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Community Voices

19 Feb 2013
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My name is Eli Pagunsan, and I’m a 14-year-old aspiring writer. I’m a regular teenage kid. I go to school, and then I have chores to do at home. I love to read about history and current events. With everything that is going on in the world, sometimes I wonder how any of us manage not to have an overload. I started writing about eight months ago, when I created a story titled “Road to Allentown.” I think that after years of being exposed to news about war, somehow, I had to get it out of my system. I did not have anyone I could relate to about topics like that, so I began writing—a combination of pure imagination and facts. As the story evolved, I turned to the Internet for more inspiration. I used forums and met people who inspired me about certain characters. The Internet was an extremely…
12 Feb 2013
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President Obama’s nominee to head the Department of Interior, Sally Jewell, is historic––not for who she is, but for who she is not. She is a mountaineer; an ultra-marathon runner; the CEO of REI, the outdoor-gear giant; and a former bank executive and oil company engineer. She appears to be some kind of archetypal über-woman of the Pacific Northwest, jogging up Mount Rainier on coffee breaks. Jewell’s résumé is as richly complicated as the heady concept of “ecosystem management,” and it sounds like she has plenty of experience in both arenas. Those interested in “ecosystems” will look toward her years with REI and the nonprofit National Parks Conservation Association; those leaning toward “management” will note her careers in the petroleum and banking industries. Another Seattleite (former Mayor Richard Ballinger) has been interior secretary before (albeit 100 years ago), and so has a woman, Gale Norton. But what sets Jewell apart…
09 Feb 2013
Amid all the talk, legislative proposals and presidential decrees inspired by the recent shootings in Connecticut and Colorado, perhaps the most significant was the announcement in early January that former U.S. Rep. Gabrielle Giffords was starting a gun-control lobbying organization. Americans for Responsible Solutions seeks to raise $20 million by the next election cycle—about the same amount the National Rifle Association spent to influence the 2012 vote. More important, symbolically, is the fact that this ambitious effort was launched in the West, where guns are part of the culture. Giffords has long been a gun owner and gun-rights advocate. As a congresswoman, she was part of a cadre of Western Democrats—along with Nevada Sen. Harry Reid, Montana Sen. Jon Tester and others—who stayed in the NRA's relatively good graces because they supported firearms' traditional role. But then Giffords, along with 18 others, was shot down in a Tucson parking lot…
28 Jan 2013
Across maps of the arid West, expensive water pipelines are being plotted to meet the region's profound need for water. Among those under serious consideration are a 263-mile pipeline to bring water from eastern Nevada to Las Vegas; southwestern Utah's 139-mile Lake Powell pipeline; and the 500-mile Flaming Gorge pipeline from Wyoming to Colorado. Each would cost billions of dollars. But what if there’s not enough demand for water to pay for these projects? This might seem like an implausible question in a region defined by growth and expansion for over a century. But in fact, demand for water is falling in many parts of the country. Between the 1970s and the late 2000s, the amount of water used by American households fell everywhere—by tens of thousands of gallons per household each year in Phoenix and Seattle, to nearly 100,000 gallons a year in Las Vegas. The trend is due…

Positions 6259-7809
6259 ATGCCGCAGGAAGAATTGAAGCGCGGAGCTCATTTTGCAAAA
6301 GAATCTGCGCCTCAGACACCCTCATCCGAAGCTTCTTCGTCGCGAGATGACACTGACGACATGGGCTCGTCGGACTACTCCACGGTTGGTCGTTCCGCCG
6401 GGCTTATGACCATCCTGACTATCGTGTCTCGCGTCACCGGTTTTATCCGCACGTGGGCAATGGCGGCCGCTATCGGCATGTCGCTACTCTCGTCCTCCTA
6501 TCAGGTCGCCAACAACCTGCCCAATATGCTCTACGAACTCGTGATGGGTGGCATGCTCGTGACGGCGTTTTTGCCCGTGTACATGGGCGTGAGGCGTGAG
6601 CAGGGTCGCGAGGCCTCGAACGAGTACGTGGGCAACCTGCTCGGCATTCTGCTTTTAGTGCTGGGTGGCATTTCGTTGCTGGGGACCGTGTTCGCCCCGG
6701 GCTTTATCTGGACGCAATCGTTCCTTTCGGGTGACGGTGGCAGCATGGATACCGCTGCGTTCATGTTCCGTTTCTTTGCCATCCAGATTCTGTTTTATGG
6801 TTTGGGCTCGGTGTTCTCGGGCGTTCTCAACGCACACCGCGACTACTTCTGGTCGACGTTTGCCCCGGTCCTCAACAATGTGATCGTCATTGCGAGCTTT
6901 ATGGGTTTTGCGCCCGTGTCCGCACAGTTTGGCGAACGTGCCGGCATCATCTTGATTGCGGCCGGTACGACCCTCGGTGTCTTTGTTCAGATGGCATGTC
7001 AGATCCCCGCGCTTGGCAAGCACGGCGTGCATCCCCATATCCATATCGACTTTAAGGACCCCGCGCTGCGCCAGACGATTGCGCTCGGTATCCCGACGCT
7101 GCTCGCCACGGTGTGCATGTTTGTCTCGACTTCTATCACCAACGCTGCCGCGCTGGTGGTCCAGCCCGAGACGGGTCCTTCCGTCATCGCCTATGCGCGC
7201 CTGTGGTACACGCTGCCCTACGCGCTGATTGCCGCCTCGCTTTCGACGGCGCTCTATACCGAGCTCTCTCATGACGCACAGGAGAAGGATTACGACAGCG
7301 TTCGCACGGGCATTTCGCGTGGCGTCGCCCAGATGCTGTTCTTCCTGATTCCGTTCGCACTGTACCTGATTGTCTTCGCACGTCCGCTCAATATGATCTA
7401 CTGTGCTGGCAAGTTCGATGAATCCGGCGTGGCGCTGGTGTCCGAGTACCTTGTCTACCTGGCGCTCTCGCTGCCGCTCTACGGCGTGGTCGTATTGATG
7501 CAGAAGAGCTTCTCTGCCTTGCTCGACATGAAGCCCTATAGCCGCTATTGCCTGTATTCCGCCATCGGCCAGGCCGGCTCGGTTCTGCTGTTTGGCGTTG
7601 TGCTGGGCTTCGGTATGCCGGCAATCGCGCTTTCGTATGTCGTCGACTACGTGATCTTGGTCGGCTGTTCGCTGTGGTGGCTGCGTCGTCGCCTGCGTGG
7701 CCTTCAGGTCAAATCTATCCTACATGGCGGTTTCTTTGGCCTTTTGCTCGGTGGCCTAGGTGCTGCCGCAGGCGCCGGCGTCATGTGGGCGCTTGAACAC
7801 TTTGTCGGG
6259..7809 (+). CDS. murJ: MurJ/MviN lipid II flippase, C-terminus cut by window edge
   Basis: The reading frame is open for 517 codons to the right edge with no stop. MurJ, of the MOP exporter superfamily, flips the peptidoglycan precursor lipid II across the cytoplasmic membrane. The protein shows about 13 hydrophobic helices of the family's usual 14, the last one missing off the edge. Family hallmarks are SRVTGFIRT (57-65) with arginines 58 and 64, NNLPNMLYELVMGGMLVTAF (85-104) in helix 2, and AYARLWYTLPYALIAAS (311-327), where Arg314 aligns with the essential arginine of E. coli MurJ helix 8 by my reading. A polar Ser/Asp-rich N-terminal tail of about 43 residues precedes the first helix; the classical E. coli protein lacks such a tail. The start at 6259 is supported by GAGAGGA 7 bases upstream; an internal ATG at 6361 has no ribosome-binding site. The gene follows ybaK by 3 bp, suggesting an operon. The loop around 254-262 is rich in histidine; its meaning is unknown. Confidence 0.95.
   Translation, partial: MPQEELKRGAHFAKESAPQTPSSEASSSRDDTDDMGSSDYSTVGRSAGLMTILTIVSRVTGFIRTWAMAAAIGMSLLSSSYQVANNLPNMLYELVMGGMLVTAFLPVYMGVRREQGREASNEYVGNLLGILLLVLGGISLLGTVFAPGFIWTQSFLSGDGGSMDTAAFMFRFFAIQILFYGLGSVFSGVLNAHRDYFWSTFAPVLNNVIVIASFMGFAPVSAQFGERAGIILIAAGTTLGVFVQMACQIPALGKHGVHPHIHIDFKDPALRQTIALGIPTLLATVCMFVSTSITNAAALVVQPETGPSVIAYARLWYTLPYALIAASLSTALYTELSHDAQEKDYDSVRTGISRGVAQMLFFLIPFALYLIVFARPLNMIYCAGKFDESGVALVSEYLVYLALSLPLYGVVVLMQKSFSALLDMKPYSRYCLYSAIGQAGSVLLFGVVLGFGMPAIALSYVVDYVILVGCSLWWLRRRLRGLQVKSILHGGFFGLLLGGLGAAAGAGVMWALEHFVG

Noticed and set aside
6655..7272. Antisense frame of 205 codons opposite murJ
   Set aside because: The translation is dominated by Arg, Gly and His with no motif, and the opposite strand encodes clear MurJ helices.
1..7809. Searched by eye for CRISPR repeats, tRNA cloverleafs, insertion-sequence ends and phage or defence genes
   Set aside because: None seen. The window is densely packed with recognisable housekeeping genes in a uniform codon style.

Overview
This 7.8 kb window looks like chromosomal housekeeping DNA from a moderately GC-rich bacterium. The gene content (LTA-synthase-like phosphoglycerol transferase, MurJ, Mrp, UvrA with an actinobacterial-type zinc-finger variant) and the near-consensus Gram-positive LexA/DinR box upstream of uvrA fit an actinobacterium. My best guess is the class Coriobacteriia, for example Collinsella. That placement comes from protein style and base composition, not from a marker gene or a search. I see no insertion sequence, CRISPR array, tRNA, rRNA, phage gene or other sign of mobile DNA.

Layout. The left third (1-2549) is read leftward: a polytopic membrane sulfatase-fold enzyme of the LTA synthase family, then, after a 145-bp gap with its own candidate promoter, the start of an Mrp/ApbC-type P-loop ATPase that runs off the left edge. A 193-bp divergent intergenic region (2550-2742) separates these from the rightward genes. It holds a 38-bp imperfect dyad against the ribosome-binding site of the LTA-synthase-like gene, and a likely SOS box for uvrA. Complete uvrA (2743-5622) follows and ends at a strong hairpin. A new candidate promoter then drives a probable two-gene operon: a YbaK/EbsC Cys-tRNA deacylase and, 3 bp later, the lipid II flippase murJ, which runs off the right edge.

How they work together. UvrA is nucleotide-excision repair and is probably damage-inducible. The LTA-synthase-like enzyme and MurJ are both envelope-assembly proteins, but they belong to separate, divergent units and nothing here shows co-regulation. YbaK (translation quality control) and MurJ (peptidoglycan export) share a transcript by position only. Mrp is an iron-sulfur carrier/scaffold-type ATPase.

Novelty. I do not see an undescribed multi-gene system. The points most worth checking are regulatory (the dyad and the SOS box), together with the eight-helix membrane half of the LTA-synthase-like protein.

21 Jan 2013
On summer evenings in the former mining town of Silverton, Colo., the staccato sound of gunshots used to echo through otherwise quiet streets. A cast of stereotypical Old West characters riddled one another with bullets, as the legendary gunfighters did once upon a time in the West. Except that those kind of shoot-’em-ups didn’t happen out here in the West. Not really. Back in the 1950s, those fake Silverton gunfights followed a well-timed schedule, erupting when the narrow-gauge train, loaded with tourists, rolled into town in the middle of the day. Eventually, however, a group of history-minded citizens gained influence and rejected the violent charade as a mockery of their town’s history. By the 1970s, the fake gunfights were no more. The West always has been a land of myths, where visitors can live out their dreams—and their misconceptions. Perhaps the most persistent one is that of the gunslinging West,…
01 Dec 2012
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In the spring of 2011, I concluded a portrait project photographing residents, visitors, workers, scientists, park rangers and environmentalists who work and/or live at the Salton Sea. I interviewed them regarding their personal backgrounds, stories and hopes for the future of the Salton Sea—as well as their fears. They shared their stories and knowledge and gave the reader an idea of the cultural, historical, environmental and natural aspects of this area. This became a book, which was published in September 2012 by Salton Sink Press, entitled Portraits and Voices of the Salton Sea. The idea was to create a photographic documentary that focuses on those who will be affected most by the declining water levels, and gives them a platform to speak out. I also spoke with those involved in the restoration to help inform the reader of what’s involved, as education is key to leading others to learn about…

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